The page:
Martel: Like Macron, Moon Jae-In Fails to Sway Trump on Key Foreign Policy

The Associated Press
Bee Jae-man/Yonhap via AP

On Tuesday, South Korean President Moon Jae-in told reporters in Washington that “the future of the Korean peninsula hinged on” President Donald Trump agreeing to meet with North Korean dictator Kim Jong-un.

Moon congratulated Trump for bringing the world “one step closer to the dream of achieving complete denuclearization on the Korean peninsula and world peace.” He promised to “spare no efforts to the end to support this success of the upcoming U.S.-North Korea summit, and stand with you all along the way Mr. President.”

Trump responded by asserting that denuclearization “must take place” and if the June 12 summit with Kim is postponed, “maybe it’ll happen later.” Less than two days later, Trump canceled the summit.

The scene Thursday is not an unfamiliar one to observers of this White House. Just a month ago, another world leader came knocking on the White House’s door with an agenda opposite Trump’s consistently expressed opinions. Like Moon, Trump regaled him with compliments and hospitality and listened intently to his argument that yet another rogue regime deserved a chance.

Trump gave French President Emmanuel Macron a parade, a state dinner, a kiss, a chance to state his case, and the exact opposite political result Macron was hoping for on his U.S. trip.

First on the Iran nuclear deal, then on South Korea, President Trump is proving to observers that he is willing to listen to the points of view of world leaders with very little ideologically in common with him, but that he will ultimately not yield to global peer pressure when its aims contradict his interests.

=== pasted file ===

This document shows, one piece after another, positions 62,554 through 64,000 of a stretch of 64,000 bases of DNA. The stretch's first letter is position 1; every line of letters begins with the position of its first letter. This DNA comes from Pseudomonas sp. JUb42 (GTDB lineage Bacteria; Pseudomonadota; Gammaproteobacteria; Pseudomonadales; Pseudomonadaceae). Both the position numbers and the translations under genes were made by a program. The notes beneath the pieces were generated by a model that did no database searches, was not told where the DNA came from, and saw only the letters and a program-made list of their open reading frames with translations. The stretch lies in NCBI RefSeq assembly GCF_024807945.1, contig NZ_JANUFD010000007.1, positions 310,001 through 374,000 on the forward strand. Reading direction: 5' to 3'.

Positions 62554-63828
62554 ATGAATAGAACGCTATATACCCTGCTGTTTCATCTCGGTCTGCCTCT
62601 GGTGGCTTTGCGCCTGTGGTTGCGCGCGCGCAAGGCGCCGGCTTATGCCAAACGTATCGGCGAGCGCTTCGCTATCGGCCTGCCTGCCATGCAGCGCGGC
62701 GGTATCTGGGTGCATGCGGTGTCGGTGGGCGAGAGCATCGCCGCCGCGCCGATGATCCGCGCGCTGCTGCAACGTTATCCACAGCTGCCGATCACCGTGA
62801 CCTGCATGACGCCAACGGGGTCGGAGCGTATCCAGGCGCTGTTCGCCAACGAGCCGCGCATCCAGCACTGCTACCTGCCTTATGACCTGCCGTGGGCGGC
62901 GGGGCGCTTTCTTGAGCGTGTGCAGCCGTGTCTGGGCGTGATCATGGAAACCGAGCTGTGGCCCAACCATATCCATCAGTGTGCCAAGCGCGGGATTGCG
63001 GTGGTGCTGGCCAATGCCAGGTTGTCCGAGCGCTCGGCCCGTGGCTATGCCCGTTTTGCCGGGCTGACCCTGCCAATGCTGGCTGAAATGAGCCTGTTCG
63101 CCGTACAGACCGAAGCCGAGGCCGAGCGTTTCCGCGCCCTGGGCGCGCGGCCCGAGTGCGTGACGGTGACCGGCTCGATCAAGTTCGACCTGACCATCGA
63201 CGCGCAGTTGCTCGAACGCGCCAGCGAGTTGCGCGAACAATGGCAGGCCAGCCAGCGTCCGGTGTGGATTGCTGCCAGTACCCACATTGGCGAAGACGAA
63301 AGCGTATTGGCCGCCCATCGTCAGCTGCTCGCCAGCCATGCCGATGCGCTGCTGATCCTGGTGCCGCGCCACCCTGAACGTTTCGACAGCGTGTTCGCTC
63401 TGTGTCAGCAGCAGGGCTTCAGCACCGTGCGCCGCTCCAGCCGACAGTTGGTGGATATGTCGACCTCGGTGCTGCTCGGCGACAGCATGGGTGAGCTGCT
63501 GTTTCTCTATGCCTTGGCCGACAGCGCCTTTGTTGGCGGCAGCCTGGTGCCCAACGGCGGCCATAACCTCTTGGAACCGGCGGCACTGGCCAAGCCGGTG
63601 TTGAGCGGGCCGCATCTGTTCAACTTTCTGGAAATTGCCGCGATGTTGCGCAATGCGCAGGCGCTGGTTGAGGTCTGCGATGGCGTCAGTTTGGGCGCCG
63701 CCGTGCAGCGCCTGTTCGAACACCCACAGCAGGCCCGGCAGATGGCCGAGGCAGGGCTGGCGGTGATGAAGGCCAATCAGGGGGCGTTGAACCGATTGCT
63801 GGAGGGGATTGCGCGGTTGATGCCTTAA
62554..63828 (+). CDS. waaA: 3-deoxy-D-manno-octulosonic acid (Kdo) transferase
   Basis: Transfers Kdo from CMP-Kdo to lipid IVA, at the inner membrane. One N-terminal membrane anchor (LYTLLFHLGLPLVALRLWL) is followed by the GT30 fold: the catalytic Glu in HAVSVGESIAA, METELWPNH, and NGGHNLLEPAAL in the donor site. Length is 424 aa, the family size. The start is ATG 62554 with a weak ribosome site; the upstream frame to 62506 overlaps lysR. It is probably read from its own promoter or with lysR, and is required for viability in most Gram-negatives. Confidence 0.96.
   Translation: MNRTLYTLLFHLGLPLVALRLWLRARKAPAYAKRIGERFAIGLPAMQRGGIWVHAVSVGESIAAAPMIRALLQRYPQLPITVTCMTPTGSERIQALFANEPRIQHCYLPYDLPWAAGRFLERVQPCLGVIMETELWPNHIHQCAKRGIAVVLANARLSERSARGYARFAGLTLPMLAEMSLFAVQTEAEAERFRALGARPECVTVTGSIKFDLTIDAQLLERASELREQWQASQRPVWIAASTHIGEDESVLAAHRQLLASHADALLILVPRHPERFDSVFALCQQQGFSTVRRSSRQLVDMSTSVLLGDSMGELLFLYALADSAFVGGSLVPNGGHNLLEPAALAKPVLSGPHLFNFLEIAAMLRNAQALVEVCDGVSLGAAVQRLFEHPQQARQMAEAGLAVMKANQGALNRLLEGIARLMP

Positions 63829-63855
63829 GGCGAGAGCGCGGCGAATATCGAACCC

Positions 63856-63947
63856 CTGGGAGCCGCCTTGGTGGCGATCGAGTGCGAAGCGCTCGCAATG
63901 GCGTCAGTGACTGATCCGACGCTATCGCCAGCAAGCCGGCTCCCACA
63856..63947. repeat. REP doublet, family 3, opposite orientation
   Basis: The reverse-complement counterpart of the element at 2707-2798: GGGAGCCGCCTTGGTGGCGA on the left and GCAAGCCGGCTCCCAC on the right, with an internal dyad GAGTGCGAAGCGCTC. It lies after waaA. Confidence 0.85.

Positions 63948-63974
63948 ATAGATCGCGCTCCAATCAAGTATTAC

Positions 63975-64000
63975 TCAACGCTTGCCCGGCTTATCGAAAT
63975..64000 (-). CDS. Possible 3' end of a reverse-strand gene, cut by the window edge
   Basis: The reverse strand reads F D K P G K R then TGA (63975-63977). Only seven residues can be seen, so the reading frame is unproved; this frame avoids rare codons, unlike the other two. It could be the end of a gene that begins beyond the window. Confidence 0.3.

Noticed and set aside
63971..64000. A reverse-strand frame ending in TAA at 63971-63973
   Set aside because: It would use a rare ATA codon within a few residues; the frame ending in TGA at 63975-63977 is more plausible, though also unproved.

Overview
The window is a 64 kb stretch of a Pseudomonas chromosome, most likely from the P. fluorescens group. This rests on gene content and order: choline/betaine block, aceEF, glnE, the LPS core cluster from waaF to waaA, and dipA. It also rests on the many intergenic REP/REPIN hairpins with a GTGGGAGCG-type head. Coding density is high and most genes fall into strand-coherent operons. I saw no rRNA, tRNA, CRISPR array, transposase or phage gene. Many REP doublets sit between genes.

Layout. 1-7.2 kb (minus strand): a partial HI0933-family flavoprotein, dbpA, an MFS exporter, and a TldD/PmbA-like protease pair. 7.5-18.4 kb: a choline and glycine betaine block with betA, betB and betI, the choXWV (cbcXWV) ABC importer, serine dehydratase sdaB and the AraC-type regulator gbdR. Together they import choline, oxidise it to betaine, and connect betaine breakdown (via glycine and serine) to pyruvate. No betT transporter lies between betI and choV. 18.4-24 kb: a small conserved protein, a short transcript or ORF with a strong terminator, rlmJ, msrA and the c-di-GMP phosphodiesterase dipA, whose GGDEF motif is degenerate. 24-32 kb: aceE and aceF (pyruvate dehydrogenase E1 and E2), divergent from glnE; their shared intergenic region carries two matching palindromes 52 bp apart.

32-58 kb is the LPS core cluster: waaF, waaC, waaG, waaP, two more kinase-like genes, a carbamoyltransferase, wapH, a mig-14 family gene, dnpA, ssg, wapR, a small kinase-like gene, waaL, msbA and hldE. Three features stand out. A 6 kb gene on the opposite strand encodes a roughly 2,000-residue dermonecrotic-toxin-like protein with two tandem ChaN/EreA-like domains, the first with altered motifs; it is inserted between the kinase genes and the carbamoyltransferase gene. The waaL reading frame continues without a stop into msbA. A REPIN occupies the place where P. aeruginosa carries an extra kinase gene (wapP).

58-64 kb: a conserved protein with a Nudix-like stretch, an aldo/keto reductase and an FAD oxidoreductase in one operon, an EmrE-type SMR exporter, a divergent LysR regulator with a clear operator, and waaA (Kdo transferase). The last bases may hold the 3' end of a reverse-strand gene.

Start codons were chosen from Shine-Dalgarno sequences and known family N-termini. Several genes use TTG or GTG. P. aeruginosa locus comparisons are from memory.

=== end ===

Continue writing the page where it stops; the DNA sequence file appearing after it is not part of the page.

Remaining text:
Committed but not stubborn, reasonable but not gullible, the global left appears to be struggling to find a successful strategy for manipulating Trump.

Observers widely agreed this week that Moon had come to the United States to convince Trump not to cancel the scheduled historic summit with Kim Jong-un, to occur on June 12 in Singapore. The leftist Moon, who became president after the much more popular conservative Park Geun-hye was impeached and removed in a bizarre cult scandal, has made conciliatory gestures toward North Korea his flagship international policy. Moon had met Kim Jong-un himself on April 27 on both of their turfs: the border town of Panmunjom, where they each made a symbolic hop across the border to visit each other’s countries. Moon wasted no time upon taking office in courting Pyongyang, and his biggest reward to date was a request from Kim that South Korea relay an invitation to Trump for a personal meeting.

Trump accepted – contingent upon North Korea behaving like a respectable country.

In the week leading up to Moon’s visit Tuesday, Kim and his communist regime had gone out of their way to violate this seemingly simple request: insulting some of Trump’s closest confidants in state media, charging outrageous “visa fees” to American journalists to allow them to observe a symbolic “destruction” of a nuclear site that had likely been accidentally destroyed, and falsely telling its citizens the planned summits were intended to congratulate North Korea on becoming a world power.

Having released its remaining American hostages, Pyongyang appeared to have lost patience with the United States. Kim’s meeting with Moon, the aforementioned hostage release, and a temporary halt in state media articles promising to turn all of the continental United States into ash had not been enough to get Trump to lift the crippling, unprecedented sanctions Kim was facing on his economy. No American government before had requested more than the bare minimum, clearly causing some frustration.

Pyongyang wasn’t alone. South Korea’s government was frustrated on Thursday, too. Moon told reporters he was “perplexed” and chided the White House, saying that “denuclearization of the Korean Peninsula and the establishment of permanent peace are historic tasks that can neither be abandoned nor delayed.” Moon spokesman Kim Eui-kyeom told reporters his government was “trying to figure out what President Trump’s intention is and the exact meaning of it.”

Months of work by Moon’s government, contingent upon his ability to personally persuade Trump, had been rendered obsolete in the seconds it took for Trump’s letter canceling the summit to make global headlines.

Moon did not learn from Macron’s trip – stunning as even Macron himself told reporters he believed he had failed before Trump announced his Iran deal decision – nor will he likely be the last world leader to make a similar attempt to personally convince Trump to act against America’s interests. Yet whoever is next to visit Trump with a plea to change his mind will have little room to claim he or she was not warned.